Investors tuning into this weekend’s AACR conference wanting clinical validation for Sanofi’s $2.5bn acquisition of Synthorx will have to wait a little longer. In the meantime, the French group has moved on to further takeovers, yesterday spending $160m on Tidal Therapeutics, a private biotech focused on mRNA technology.
This follows its moves on Kymab, Kiadis, Principia and Synthorx, the last done to access the next-generation IL-2 project Thor-707, which at the time had not yielded any clinical date. Cytokines are a major focus of this year’s AACR, and presentation of Thor-707’s Hammer study just about showed hints of efficacy.
However, it is clearly too soon to say whether Synthorx was worth $2.5bn. Presenting this morning’s AACR late-breaker, MD Anderson’s Dr Filip Janku said Hammer had now enrolled 45 subjects into monotherapy and combination cohorts, but has yielded only three confirmed partial remissions so far.
Two of those occurred in combination with Merck & Co’s Keytruda, so their relevance is debatable, especially as one was in a PD-(L)1 therapy-naive subject. Thus investor focus should be on the remaining remission, in a third-line squamous cell carcinoma patient on Thor-707 monotherapy who experienced 31% tumour shrinkage.
There has been a resurgence in interest in IL-2 and other cytokines, but activity has largely been seen in combination with checkpoint blockade; this is the case with Nektar’s Bristol Myers Squibb-partnered bempegaldesleukin, for instance, which has not shown any monotherapy activity.
Perhaps the most important next-generation IL-2 asset now is Alkermes’s nemvaleukin (ALKS 4230), which made a splash at last year’s Esmo conference. Subsequent updates on nemvaleukin monotherapy have yielded one confirmed PR among 17 melanoma subjects, and two unconfirmed PRs in renal cell carcinoma.
While the jury is still out on Synthorx, some might see positive hints on its monotherapy potential, even if the project ultimately ends up being combined with Libtayo. A final bullish point is that the Hammer data at AACR showed no vascular leak syndrome – a major concern of the initial generation of IL-2 therapies.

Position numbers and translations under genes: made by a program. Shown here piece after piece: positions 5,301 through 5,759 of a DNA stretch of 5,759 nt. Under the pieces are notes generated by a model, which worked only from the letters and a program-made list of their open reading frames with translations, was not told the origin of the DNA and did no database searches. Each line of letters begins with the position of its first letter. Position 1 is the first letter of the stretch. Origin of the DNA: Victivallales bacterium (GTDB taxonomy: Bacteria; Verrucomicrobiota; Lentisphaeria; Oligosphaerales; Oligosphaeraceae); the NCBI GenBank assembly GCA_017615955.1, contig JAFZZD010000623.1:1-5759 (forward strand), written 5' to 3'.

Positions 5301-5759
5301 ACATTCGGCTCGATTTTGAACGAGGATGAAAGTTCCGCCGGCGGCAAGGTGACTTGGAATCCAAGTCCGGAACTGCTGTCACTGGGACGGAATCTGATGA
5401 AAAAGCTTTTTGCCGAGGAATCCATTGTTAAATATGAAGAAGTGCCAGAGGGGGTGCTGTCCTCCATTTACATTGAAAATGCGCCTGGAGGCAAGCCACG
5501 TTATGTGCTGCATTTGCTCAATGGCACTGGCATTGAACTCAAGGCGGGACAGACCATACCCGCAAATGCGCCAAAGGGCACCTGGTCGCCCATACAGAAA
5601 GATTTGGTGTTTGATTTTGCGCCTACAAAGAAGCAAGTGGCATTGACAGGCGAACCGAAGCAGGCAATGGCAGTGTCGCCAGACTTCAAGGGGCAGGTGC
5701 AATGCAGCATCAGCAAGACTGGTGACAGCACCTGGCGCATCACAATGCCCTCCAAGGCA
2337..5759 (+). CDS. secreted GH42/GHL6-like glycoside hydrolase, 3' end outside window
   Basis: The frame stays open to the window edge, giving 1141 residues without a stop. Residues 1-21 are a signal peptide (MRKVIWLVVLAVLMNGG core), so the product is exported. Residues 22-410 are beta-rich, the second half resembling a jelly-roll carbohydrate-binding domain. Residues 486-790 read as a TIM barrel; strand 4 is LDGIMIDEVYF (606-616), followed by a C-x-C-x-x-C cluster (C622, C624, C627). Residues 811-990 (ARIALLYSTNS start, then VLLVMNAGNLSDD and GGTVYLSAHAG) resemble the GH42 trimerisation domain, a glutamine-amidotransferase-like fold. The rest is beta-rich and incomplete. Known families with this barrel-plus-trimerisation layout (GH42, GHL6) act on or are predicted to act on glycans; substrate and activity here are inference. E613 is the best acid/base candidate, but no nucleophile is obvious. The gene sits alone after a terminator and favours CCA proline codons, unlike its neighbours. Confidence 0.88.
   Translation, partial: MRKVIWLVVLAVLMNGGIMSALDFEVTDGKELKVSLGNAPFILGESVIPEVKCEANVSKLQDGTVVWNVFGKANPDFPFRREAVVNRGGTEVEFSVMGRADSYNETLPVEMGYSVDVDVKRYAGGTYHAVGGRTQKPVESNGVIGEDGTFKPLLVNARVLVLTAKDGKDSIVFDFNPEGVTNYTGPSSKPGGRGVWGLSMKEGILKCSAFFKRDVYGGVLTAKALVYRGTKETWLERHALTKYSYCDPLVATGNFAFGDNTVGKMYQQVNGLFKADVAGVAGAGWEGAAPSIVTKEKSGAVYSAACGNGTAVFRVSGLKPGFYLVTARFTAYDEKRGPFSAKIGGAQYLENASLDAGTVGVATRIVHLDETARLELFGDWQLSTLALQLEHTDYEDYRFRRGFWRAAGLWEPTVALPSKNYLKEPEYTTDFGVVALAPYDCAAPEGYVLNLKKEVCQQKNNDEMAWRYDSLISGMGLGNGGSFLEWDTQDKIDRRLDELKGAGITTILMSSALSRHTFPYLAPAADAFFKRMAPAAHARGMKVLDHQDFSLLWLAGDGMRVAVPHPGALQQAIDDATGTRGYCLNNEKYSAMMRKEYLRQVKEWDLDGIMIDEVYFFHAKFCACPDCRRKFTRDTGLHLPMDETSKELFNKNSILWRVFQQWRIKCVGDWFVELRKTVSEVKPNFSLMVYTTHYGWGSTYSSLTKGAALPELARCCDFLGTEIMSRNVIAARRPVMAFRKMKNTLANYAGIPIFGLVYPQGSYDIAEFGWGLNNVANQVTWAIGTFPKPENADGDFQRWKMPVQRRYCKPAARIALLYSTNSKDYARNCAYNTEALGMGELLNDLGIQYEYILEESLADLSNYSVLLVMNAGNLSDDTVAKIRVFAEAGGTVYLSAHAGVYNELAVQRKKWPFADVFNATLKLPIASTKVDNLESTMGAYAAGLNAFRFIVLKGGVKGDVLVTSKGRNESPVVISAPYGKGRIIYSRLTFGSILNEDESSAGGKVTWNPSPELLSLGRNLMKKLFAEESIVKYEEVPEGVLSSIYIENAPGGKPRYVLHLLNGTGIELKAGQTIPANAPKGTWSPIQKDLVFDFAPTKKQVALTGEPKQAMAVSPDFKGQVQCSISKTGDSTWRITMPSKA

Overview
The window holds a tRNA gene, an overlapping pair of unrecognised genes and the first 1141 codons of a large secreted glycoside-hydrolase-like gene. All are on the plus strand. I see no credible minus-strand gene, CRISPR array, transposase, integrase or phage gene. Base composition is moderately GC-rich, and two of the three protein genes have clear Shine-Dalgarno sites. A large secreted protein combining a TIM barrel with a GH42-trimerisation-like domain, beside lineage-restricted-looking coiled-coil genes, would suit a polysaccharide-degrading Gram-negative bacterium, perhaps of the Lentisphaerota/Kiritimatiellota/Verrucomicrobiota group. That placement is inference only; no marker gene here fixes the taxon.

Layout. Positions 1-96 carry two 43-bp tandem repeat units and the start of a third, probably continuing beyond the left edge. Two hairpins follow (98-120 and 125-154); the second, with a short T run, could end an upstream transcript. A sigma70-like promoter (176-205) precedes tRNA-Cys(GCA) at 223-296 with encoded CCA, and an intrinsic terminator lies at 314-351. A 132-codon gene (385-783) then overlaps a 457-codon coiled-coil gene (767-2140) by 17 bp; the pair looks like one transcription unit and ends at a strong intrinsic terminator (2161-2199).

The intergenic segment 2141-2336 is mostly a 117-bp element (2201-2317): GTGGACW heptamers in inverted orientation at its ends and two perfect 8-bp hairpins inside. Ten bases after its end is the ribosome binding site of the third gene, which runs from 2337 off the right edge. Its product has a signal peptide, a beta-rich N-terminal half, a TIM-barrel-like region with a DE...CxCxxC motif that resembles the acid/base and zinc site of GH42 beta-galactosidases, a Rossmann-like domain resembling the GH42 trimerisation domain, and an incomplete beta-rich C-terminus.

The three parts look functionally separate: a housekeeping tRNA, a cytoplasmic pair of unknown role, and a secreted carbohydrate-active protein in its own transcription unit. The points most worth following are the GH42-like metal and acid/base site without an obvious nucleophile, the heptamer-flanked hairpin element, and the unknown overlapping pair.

Meanwhile, little is known about Sanofi’s latest acquisition: Tidal is a preclinical, Boston-based group seeded just two years ago by Mission Biocapital.
It is said to use nanoparticles to deliver mRNA to “reprogramme” immune system cells, with applications in oncology and immune diseases. Investors will note that Sanofi already has a licensing deal with a separate mRNA-focused company, Translate Bio, though that group carries a market cap of $1.3bn.
AACR also features another presentation relevant to Sanofi, namely that on RMC-4630, a Shp2 inhibitor licensed from Revolution Medicines. Shp2 inhibition is said to have potential in Kras-driven tumours, whose treatment could be revolutionised by Amgen and Mirati’s respective Kras G12C inhibitors sotorasib and adagrasib.
However, the AACR abstract, on an RMC-4630 monotherapy trial, showed only three remissions – one complete in uterine carcinosarcoma and two partial in Kras G12C and G12D-positive NSCLC – among 80 subjects with Ras-driven cancers.
Clearly this does not suggest efficacy, and the late-breaking AACR presentation's only signficant addition to the abstract was that one of the two NSCLC remissions was unconfirmed.
Revolution is separately developing covalent inhibitors of the Kras G12V and G12C mutated protein in its on state, and it plans to test RMC-4630 together with some of these later. Further strategies lie in testing the molecule with other projects, including Amgen's sotorasib.
Like Thor-707, perhaps the real promise for Sanofi’s Kras hopes lies in combinations.
This story was updated to add detail from the RMC-4630 late-breaker presenttion.